The city-centre Maldà cinema will show films about music with In-Edit, that will be part of the Primavera a la Ciutat for the fourth consecutive year. The documentary cinema festival that started in Barcelona in 2003, offers the possibility to enjoy music from a cinema perspective.
At this edition there will be a total of four films screening in the weekend before the festival in the evening."The Punk Singer", "Charles Bradley: Soul of America", "Lou Reed's Berlin" and "loudQUIETloud: A film about The Pixies".
ACCESS TO THE FILMS IS TOTALLY FREE SUBJECT TO THE CAPACITY OF THE VENUE
LOUDQUIETLOUD: A FILM ABOUT THE PIXIES (STEVEN CANTOR, MATTHEW GALKIN / USA / 2006 / 85' / OV)
Friday 23th may, 20:00h
“Where is my mind”, “Hey”, “Here comes your man”, “U-Mass”, “Caribou”, Gouge away”, “Nimrod's son”, “In Heaven”, “Wave of mutilation”, “Bone machine”, “Cactus”, and “Monkey gone to heaven” are some of the songs that are included in loudQUIETloud, the documentary about the Pixies, an impressive list that does not need an introduction as the Pixies are the most influential independent band of the 80s and 90s. The Pixies: Frank Black, Kim Deal, Joey Santiago and David Lovering. A machine that alternates between melodic sound and silence (the defining Loud-Quiet-Loud that describes them and is also the title of the documentary) a band that invented US indie almost effortlessly, building the model that all future bands would follow. Without going any further, Kurt Cobain himself declared: “Basically what I was trying to do with Nirvana was to rip off the Pixies”. And what happened to the Pixies? In a few words, after seven years (1986-1993) and five of the most award-winning albums in the history of rock (amongst them Surfer Rosa and Doolittle), the band split amidst oaths, addictions and insults. Only twelve years later, in 2004, they reformed. loudQUIETloud follows them on their tour that very year, recording a band whose members had family and children and that nevertheless continued to try to heal wounds, re-examine their career and satisfy their faithful fans. Between simmering tensions and reunions, the Pixies are still Loud.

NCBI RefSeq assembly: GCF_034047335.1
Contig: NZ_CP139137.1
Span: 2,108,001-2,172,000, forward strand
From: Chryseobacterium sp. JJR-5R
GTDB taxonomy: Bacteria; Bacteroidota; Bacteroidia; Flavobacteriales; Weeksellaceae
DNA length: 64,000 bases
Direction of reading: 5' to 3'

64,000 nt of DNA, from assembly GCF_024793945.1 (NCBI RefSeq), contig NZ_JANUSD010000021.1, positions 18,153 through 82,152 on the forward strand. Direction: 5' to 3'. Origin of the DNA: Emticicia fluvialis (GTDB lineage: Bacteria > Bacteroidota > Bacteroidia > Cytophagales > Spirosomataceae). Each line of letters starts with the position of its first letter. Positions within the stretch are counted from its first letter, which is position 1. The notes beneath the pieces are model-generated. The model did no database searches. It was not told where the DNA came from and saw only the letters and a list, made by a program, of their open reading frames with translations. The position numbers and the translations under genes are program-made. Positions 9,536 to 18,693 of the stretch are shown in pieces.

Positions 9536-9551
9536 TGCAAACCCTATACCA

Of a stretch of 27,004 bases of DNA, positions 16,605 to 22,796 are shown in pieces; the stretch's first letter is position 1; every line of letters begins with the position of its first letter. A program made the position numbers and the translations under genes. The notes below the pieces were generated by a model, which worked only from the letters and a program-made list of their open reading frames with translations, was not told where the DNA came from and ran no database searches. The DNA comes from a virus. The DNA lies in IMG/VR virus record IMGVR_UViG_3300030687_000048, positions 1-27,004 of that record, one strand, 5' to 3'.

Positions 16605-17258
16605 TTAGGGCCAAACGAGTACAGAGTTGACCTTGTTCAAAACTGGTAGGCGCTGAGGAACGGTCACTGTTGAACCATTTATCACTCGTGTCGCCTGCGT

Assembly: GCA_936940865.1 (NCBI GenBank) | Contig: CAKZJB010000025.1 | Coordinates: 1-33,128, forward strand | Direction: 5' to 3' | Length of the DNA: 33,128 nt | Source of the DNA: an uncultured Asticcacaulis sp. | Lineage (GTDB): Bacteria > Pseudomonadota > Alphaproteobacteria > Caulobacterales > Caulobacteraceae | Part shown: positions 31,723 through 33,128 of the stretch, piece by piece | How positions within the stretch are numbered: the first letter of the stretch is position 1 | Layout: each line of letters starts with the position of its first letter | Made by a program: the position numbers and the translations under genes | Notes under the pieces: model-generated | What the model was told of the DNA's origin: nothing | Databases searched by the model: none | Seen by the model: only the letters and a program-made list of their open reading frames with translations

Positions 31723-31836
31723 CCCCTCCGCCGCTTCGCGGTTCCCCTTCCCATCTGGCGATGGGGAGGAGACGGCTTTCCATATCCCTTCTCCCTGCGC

CHARLES BRADLEY: SOUL OF AMERICA (POULL BRIEN / USA / 2012 / 75' / OV)
Saturday 24Th may, 20:00h
This documentary shows the extraordinary change in life that the aspiring soul singer Charles Bradley experienced after releasing his first LP at the age of 62. The director Poull Brien documents the mixture of tragedy, surrender, hope and late-in-life triumph of this soulman, admirer of James Brown and makes the spectator live through the uncertain, painful but exciting months between his 62nd birthday and the unprecedented debut that catapulted him into a world tour and to realise a dream 48 years in the making.
LOU REED'S BERLIN (JULIAN SCHNABEL / UK / 2007 / 85' / OV)
Sunday 25th may, 18:00h
A 33-year wait but some things are worth waiting for. Berlin (1973), Lou Reed’s legendary album, is a macabre and grandiose piece of work about the dark sisters of love: jealousy, rage and loss. It was at once a huge commercial failure and a great artistic triumph. Maybe few were ready for that monumental opera: “the most depressing album ever made”. Anyway, Berlin was never performed live and the story of Caroline and her drugged up love stories in the German city was shelved for 33 years. Until 2006. In December of that year, finally, Berlin came back to life in a series of six concerts in Brooklyn.
Many things contributed to making that event -and this film- something unique: the impressionist camera of Julian Schnabel, the seven-piece orchestra, the members of the Brooklyn Youth Chorus, the performances by Fernando Saunders, Sharon Jones, Antony, Steve Hunter and Rob Wasserman, the film about Caroline by Lola Schnabel that was screened simultaneously to the music… And what music. And what lyrics! Lou Reed’s lyrics of course. A sublime cinematographic piece, an incredible artist and well worth waiting for.
THE PUNK SINGER (SINI ANDERSON / USA / 2013 / 81' / OV)
Sunday 25th may, 20:00h
Sini Anerson’s film is about the life of the singer Kathleen Hanna, who fronted the bands Bikini Kill and Le Tigre, a feminist icon and member of the riot grrl movement. A woman of extremes, her critics begged her to stop screaming and her followers prayed that nothing would happen to her, but in 2005 Hanna decided to stop without any explanation whatsoever and many wondered why. Using 20 years of archival footage and personal interviews Hanna’s intimacy is revealed for the first time, in a documentary that takes the viewers on a fantastic trip through contemporary music and gives a previously unseen portrayal of the life of this brave leader.
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